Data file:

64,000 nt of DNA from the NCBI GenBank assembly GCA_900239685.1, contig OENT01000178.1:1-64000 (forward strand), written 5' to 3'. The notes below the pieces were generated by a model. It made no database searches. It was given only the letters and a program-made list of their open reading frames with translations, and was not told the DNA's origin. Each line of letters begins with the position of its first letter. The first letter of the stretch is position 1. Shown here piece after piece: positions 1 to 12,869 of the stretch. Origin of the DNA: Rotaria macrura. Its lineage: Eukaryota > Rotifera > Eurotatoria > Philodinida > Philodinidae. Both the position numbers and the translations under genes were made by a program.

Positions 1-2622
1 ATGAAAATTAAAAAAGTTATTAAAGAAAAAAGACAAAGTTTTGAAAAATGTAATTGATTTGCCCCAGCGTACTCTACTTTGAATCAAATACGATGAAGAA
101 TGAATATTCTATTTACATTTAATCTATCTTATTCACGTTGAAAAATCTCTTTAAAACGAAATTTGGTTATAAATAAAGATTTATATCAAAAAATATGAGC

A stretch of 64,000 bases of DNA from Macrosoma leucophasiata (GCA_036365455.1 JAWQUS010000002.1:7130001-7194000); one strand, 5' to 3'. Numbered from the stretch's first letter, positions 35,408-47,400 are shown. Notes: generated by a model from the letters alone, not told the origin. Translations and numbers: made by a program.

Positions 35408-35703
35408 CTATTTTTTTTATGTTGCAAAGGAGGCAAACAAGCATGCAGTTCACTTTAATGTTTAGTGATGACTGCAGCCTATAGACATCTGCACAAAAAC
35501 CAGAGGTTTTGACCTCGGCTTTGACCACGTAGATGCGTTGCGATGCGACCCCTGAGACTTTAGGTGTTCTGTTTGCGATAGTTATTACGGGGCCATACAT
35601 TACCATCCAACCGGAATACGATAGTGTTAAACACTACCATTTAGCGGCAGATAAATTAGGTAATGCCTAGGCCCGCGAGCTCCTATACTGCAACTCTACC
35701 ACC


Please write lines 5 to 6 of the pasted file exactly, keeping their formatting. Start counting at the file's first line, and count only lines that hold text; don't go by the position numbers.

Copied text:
A stretch of 64,000 bases of DNA from Macrosoma leucophasiata (GCA_036365455.1 JAWQUS010000002.1:7130001-7194000); one strand, 5' to 3'. Numbered from the stretch's first letter, positions 35,408-47,400 are shown. Notes: generated by a model from the letters alone, not told the origin. Translations and numbers: made by a program.

Positions 35408-35703